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Senators Shaheen, Hassan Help Introduce Legislation to Slow Revolving Door Between the Pharmaceutical Industry and Federal Agencies

WASHINGTON – Senators Jeanne Shaheen (D-NH) and Maggie Hassan (D-NH) today helped introduce new legislation, the Pharmaceutical Regulation Conflict of Interest Act, that will slow the revolving door between the pharmaceutical industry and the federal agencies, including the Drug Enforcement Administration (DEA) and the Food and Drug Administration (FDA), that are entrusted to keep patients and the public safe. 

A recent Washington Post story highlighted the revolving door between pharmaceutical companies and these federal regulators, outlining how former DEA officials played a role in the pharmaceutical industry’s efforts to stop the DEA from cracking down on opioid distributors suspected of wrongdoing. Previous reporting by the Post in December 2016 detailed how more than 30 DEA officials responsible for regulating the drug industry have left for jobs with pharmaceutical companies or the law firms representing them since 2005.       

“Federal agencies need to be responsive to the American people, not special interests,” said Senator Shaheen. “As part of efforts to combat the opioid epidemic, more must be done to prevent conflicts of interest from interfering with work to create and enforce pharmaceutical regulations and to keep people safe. This legislation holds the DEA and FDA accountable to its mission and the public, and I hope we can make bipartisan progress on it in Congress.”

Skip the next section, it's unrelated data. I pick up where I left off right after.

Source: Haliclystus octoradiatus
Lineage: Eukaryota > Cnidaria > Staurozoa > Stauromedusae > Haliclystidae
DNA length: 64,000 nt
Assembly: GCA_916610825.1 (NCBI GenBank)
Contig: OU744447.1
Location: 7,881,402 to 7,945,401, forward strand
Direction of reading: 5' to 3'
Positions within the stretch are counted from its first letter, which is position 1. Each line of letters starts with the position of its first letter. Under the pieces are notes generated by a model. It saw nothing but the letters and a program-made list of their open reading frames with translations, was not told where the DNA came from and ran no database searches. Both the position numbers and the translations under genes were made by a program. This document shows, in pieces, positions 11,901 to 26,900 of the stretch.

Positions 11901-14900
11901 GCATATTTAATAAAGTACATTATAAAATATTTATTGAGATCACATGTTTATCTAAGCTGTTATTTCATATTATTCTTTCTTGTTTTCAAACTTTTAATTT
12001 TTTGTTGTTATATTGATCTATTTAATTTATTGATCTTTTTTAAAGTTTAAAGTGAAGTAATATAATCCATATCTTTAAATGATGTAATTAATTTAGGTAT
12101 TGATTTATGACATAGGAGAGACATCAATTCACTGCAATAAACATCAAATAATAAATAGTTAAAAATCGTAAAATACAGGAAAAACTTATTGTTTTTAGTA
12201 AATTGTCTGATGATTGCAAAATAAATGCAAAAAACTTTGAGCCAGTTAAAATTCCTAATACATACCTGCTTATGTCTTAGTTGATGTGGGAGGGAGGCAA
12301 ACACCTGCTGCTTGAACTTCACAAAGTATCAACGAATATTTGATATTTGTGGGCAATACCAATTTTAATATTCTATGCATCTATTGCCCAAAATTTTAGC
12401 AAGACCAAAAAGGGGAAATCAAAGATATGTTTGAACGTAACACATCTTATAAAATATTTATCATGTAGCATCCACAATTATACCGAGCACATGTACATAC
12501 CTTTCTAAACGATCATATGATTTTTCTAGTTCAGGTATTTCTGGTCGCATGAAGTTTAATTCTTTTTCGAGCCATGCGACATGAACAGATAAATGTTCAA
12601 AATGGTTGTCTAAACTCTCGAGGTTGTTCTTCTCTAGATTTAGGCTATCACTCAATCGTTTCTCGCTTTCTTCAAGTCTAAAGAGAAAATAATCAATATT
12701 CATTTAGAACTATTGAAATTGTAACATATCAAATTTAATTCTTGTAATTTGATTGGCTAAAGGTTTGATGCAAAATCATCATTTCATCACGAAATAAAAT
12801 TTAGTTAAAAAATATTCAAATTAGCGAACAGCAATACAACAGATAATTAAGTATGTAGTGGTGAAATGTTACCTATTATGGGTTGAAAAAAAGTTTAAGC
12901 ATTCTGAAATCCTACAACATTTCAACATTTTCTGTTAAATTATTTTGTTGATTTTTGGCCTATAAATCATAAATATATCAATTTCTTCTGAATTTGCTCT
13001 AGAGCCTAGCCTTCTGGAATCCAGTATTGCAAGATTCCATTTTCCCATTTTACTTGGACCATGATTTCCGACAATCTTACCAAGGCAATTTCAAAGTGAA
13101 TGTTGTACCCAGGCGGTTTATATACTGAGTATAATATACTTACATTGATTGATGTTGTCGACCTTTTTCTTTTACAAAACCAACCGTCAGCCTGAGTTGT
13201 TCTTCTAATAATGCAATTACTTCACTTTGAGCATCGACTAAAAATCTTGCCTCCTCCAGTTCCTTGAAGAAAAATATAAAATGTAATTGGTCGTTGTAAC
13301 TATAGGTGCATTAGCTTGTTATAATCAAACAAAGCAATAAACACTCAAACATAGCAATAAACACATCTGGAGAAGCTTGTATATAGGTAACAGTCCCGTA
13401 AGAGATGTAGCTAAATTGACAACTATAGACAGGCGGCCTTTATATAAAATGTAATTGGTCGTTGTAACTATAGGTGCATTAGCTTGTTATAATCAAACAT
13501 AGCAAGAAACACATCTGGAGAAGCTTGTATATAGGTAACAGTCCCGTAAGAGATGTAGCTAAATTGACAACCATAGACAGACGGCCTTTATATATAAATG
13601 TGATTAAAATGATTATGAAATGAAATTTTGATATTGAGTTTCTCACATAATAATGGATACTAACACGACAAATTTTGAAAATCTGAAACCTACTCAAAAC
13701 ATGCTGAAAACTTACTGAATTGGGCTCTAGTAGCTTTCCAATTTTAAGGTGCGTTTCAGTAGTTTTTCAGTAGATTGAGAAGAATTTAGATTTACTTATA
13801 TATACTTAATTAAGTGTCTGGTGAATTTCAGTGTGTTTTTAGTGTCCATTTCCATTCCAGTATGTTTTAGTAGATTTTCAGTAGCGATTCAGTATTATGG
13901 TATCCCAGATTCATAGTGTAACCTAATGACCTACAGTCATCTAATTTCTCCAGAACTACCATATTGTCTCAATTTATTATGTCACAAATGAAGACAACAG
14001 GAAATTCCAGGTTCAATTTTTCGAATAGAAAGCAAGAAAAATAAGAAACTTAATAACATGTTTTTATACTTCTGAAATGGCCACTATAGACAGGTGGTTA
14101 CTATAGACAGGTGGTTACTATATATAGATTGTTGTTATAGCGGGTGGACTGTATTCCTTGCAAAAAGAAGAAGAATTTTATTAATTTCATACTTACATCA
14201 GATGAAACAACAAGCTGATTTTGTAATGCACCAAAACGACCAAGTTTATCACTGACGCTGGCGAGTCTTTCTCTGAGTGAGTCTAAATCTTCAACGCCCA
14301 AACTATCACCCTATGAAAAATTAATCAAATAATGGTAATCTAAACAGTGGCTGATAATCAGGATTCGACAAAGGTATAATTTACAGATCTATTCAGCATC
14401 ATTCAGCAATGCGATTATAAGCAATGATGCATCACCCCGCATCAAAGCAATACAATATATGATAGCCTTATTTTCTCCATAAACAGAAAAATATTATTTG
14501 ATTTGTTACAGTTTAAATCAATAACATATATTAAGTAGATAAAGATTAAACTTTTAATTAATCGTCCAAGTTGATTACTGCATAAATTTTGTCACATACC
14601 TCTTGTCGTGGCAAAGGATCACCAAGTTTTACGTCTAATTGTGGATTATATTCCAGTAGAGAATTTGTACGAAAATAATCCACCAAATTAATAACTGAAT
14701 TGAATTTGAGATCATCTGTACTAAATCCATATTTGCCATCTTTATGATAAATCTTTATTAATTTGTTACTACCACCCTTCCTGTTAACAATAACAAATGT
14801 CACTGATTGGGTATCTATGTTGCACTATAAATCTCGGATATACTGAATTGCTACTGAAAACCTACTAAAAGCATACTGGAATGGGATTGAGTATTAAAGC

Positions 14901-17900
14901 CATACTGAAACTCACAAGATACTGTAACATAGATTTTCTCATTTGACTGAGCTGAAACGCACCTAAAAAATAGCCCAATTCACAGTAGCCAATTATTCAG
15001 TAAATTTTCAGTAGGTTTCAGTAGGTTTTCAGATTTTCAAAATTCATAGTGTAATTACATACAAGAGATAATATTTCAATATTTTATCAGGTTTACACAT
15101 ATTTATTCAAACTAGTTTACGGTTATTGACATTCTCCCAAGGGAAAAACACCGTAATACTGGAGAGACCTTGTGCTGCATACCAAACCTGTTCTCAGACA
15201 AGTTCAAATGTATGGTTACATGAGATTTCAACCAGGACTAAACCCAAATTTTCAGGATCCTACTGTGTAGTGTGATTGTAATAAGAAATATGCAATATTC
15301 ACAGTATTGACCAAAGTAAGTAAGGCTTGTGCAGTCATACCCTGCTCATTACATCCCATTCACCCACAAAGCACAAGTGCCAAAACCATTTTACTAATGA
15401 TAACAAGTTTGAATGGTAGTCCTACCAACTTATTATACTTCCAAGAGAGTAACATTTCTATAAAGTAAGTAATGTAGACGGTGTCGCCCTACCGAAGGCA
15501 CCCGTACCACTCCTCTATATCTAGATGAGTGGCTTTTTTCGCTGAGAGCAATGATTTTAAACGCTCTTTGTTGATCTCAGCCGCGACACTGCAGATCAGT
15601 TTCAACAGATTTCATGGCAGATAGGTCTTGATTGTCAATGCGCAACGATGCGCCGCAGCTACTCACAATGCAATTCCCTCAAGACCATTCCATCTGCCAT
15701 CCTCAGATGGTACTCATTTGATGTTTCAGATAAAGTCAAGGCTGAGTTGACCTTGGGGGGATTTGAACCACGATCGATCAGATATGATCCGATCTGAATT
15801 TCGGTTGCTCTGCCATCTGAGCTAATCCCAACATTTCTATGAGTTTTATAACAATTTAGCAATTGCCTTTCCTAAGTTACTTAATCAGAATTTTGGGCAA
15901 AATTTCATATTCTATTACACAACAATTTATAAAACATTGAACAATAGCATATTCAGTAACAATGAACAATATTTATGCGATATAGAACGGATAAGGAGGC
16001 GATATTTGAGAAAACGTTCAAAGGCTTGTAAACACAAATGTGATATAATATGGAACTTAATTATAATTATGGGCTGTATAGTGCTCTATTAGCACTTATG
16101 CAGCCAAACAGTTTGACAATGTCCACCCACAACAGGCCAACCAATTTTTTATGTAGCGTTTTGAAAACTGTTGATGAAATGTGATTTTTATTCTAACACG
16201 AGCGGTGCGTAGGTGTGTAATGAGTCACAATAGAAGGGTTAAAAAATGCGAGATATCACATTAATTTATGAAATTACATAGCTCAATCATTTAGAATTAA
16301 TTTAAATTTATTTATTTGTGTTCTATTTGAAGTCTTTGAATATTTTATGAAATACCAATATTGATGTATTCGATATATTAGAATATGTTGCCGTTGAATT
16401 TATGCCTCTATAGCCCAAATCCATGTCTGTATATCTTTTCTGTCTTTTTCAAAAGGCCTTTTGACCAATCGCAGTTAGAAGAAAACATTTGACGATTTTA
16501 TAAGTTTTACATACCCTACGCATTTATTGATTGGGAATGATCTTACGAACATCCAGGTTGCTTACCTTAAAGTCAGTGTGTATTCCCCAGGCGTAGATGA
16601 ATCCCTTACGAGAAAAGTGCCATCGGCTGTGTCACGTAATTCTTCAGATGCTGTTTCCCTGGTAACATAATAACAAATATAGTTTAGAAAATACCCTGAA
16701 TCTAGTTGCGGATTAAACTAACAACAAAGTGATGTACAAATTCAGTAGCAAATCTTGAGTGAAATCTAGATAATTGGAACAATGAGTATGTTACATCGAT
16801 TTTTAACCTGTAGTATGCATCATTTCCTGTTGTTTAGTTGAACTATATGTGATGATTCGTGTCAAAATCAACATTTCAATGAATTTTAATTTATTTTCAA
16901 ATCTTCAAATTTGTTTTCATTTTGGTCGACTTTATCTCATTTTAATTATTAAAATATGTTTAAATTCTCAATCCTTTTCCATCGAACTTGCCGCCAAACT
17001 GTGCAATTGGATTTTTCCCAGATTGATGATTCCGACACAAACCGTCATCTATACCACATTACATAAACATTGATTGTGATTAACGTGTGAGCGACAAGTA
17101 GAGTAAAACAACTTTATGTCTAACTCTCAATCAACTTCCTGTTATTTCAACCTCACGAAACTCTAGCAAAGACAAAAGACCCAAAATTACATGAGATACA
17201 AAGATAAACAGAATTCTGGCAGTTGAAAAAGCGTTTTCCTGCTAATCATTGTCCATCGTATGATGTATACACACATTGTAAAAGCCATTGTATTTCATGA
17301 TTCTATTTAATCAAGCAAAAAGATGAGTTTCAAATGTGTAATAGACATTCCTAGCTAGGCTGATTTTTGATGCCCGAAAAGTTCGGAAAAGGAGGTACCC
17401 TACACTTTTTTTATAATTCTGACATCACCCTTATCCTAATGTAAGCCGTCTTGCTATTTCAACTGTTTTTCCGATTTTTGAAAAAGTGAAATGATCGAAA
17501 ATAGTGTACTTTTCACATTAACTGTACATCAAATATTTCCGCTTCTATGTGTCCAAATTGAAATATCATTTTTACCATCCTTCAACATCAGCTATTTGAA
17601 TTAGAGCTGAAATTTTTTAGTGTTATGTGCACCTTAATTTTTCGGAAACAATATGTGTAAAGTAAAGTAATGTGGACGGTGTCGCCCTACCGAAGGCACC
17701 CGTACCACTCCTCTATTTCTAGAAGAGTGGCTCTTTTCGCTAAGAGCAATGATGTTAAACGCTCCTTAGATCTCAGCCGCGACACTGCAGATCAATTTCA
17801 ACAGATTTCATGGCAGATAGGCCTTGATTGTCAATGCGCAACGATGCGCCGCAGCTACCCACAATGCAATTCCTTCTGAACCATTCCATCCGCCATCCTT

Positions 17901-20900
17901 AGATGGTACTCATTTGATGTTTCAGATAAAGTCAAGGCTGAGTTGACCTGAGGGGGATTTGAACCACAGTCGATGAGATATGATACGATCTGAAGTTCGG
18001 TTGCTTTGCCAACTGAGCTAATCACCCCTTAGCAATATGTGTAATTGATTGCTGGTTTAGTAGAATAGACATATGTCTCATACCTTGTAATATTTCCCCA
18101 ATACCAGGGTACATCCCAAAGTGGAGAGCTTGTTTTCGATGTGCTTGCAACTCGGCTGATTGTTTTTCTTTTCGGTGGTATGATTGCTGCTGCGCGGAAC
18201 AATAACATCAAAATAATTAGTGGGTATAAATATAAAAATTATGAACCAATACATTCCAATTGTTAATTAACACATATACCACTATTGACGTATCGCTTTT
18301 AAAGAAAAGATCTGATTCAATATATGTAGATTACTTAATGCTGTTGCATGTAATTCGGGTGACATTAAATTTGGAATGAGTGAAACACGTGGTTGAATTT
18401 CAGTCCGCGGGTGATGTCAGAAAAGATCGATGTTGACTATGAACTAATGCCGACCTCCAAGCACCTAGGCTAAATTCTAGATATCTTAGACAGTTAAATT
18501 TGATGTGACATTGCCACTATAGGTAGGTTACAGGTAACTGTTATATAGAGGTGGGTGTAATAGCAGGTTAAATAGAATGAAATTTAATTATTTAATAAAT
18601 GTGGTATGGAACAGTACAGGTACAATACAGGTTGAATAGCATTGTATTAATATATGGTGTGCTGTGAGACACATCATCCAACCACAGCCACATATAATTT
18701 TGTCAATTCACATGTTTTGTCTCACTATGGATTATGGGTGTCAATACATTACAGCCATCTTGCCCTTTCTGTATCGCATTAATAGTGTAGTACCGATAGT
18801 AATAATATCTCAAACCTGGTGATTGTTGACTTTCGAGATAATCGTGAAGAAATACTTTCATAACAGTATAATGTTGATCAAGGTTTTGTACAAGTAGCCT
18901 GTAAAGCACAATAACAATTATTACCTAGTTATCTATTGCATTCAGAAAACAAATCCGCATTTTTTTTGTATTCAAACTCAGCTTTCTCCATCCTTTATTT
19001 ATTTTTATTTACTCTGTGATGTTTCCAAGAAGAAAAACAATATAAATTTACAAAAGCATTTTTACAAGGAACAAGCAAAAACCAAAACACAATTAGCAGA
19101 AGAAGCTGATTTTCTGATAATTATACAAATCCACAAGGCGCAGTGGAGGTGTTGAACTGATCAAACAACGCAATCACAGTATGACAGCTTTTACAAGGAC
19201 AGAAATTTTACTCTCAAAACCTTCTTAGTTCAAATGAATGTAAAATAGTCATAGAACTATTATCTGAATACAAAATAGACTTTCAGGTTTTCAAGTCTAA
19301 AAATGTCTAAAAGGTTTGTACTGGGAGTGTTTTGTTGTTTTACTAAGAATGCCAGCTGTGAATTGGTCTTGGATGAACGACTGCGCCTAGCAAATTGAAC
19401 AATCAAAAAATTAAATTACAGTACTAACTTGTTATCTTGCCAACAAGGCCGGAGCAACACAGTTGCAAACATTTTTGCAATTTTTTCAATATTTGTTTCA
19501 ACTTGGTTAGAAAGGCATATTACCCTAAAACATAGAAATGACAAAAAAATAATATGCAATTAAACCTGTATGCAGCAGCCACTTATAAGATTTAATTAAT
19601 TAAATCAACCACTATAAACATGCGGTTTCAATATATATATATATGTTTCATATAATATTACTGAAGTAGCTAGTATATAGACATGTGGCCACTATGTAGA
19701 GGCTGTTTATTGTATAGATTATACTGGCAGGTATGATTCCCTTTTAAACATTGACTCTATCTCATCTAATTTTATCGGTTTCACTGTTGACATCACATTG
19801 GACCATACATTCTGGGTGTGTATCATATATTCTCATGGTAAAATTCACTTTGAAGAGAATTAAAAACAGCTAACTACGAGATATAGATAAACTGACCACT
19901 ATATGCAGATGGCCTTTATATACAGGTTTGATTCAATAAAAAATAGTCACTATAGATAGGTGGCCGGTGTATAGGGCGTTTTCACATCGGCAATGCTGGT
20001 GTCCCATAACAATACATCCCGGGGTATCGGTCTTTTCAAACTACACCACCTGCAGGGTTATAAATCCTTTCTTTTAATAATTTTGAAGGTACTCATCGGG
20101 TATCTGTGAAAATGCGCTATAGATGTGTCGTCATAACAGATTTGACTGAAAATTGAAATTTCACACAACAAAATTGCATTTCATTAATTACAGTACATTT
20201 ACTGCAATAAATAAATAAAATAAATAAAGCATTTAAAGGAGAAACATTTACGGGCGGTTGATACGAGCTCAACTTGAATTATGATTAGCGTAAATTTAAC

“As the opioid crisis continues to devastate communities across New Hampshire, we must do more to crack down on the big pharmaceutical companies that have played a significant role in creating this epidemic,” Senator Hassan said. “Big pharmaceutical companies have routinely hired former regulators to lobby the government on their behalf, and it is long past time we put new restrictions in place to help ensure that federal agencies are working to keep patients and the public safe, not pad the profits of corporate special interests.”

To slow that revolving door and help ensure that conflicts of interest do not erode the effectiveness of pharmaceutical regulators at the expense of patients and public safety, the Pharmaceutical Regulation Conflict of Interest Act will:

·        Expand Cooling Off Periods & Tighten Lobbying Rules: Increase the prohibition on former senior pharmaceutical regulators lobbying the federal government from one to two years and expand the definition of “lobbying contact” to include any lobbying activities and strategy.

·        Reduce Conflicts of Interest: Require pharmaceutical regulators to recuse themselves from any official actions that directly or substantially benefit the former employer or client(s) for whom they worked in the previous two years before joining federal service.

Text of the legislation is available here.